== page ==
Almost every day in 2013, I posted a reflection, a piece of wisdom, a passage from the Jewish tradition, or a devotional on my Facebook page. Here are my 23 favorites. Hope you enjoy, and find some meaning in these humble offerings!
1. Moses, the Torah’s paradigmatic leader, has no ambition for high office. “Please, God,” he implores, “make someone else Your agent.” He is qualified to lead not because he seeks prominence, but because he is one who risks life to stop a taskmaster from beating a slave, one who seeks to do what is right, to halt injustice. He fights to lift up others, not to lift up himself. Moses symbolizes the sentiment of abolitionist leader Thaddeus Stevens, who in 1865 said, “I will be satisfied if my epitaph shall be written thus: ‘Here lies one who never rose to any eminence, who only courted the low ambition to have it said that he striven to ameliorate the condition of the poor, the lowly, the downtrodden…'” Who do you fight for?
2. At the Red Sea, many Israelites were afraid to step into the water, for it meant braving a moment of being neither slave nor free. So teaches Rabbi Lawrence Kushner. In order to change from what we are into what we hope to become, we must brave the moment when we stop being what we were and yet have not become what we hope to be. For an instant, we will be nothing. It is like the gymnast who lets go of the uneven bar, knowing that there will be a moment of total vulnerability before she grabs the second bar. But have courage; redemption occurs only if we step into that nothingness.
3. Many of us surround ourselves with people who always agree with us. We avoid conflict rather than pursue truth. To this tendency, the Talmud reminds us that the ideal friend is one who helps refine us, one who gives “twenty-four different challenges” to every idea we have. As iron sharpens iron, so ought we seek friends who sharpen us.
4. Wisdom from the Kotzker Rebbe: The first step toward redemption is impatience. A feeling, deep down, that we can no longer bear the evils of the status quo. Until we grow tired of injustice, not only will we be doomed to live with it, we will also remain silent accomplices to it.
5. The other day, we lost an elderly congregant in a car accident. A friend of hers told me a story about her: Years ago, the friend remarked that she had “only one” grandchild. She replied, “one is infinitely more than none.” There is no such thing as “only” one person. According to the Talmud, God first created only one human being to teach us this lesson: that each and every life is a whole world unto itself.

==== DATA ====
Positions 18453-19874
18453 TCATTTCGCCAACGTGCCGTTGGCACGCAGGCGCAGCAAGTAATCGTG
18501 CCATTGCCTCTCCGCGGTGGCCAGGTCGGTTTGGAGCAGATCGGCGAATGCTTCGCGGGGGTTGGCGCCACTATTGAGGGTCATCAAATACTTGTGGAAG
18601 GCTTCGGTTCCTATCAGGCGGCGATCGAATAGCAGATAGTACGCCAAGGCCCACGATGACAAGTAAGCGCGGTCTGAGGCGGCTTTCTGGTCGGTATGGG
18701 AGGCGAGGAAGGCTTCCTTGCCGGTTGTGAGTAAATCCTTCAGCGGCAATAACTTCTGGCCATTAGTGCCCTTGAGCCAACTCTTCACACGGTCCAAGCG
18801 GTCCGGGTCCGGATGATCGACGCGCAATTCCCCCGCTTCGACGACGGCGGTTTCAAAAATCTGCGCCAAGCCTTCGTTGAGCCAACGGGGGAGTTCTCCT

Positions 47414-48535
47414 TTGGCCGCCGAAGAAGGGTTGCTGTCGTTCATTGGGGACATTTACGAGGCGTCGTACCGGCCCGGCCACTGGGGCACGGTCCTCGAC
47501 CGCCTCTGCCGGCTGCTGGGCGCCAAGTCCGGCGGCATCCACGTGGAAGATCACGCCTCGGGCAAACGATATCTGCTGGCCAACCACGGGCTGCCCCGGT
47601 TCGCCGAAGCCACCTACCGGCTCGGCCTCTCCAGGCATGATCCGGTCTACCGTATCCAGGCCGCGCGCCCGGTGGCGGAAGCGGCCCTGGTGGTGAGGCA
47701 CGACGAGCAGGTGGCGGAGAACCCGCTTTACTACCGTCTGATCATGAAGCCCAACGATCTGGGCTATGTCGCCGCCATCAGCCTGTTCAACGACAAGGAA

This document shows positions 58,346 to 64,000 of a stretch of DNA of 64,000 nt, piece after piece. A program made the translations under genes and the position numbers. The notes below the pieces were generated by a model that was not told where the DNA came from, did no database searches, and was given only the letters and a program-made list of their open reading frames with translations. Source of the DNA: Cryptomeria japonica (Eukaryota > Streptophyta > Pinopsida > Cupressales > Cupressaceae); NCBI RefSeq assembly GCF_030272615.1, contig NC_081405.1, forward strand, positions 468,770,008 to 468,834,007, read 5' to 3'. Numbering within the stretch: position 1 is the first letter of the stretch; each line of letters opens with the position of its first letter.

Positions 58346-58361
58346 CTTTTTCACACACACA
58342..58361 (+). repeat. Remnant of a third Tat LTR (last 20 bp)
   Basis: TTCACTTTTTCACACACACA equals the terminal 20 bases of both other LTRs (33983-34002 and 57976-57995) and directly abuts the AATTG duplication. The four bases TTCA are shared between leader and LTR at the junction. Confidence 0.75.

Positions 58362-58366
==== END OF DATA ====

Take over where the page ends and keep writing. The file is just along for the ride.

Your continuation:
6. The creation of anything new requires two ingredients: vision and courage. Vision, to dream that which cannot yet be seen by others; and courage, to boldly try out the new, even though it cannot be guaranteed to work. Today, dream, and dream fearlessly. Who knows what marvel you might create?
7. A dear friend sent me this quote, from Lorraine Peterson, as a birthday card: “Anyone can be cool, but awesome takes practice.” Our talents only take us so far; to truly soar, we need discipline to cultivate our skills. Set aside some time today to keep up your practice of awesome.
8. Integrity means being willing to play on your own merits, even in an unfair game. Doing “what is right and good in the sight of the Lord” (Deuteronomy 6:18) does not come with the caveat, “unless everyone else isn’t, in which case, play by their rules.” If you play right, it is true, in a certain sense, that you may lose. But you will also be a winner every time.
9. In the Jewish mystical tradition, there is a concept of “gathering the Divine sparks,” discovering, purifying, and elevating the pieces of God that are scattered and hidden in the most depraved places of our world. If you want to bring God’s freedom into the world, you have to go to Egypt and talk to Pharaoh. If you want to bring God’s justice into the world, you have to go to Samaria and preach to those who “sell the innocent for silver,” “trample on the heads of the poor,” and “deny justice to the oppressed.” Many of us stand for admirable principles, but we construct our own echo chambers, talking only to those people who share our points of view. We refrain from going to the places where those values are absent and talking to those with whom we disagree. This, to me, is an important legacy of Dr. King for us to recall, a value for us to emulate. From prison he wrote, “I am in Birmingham because injustice is here.” To bring light to the world, we have to be willing to go to the dark places.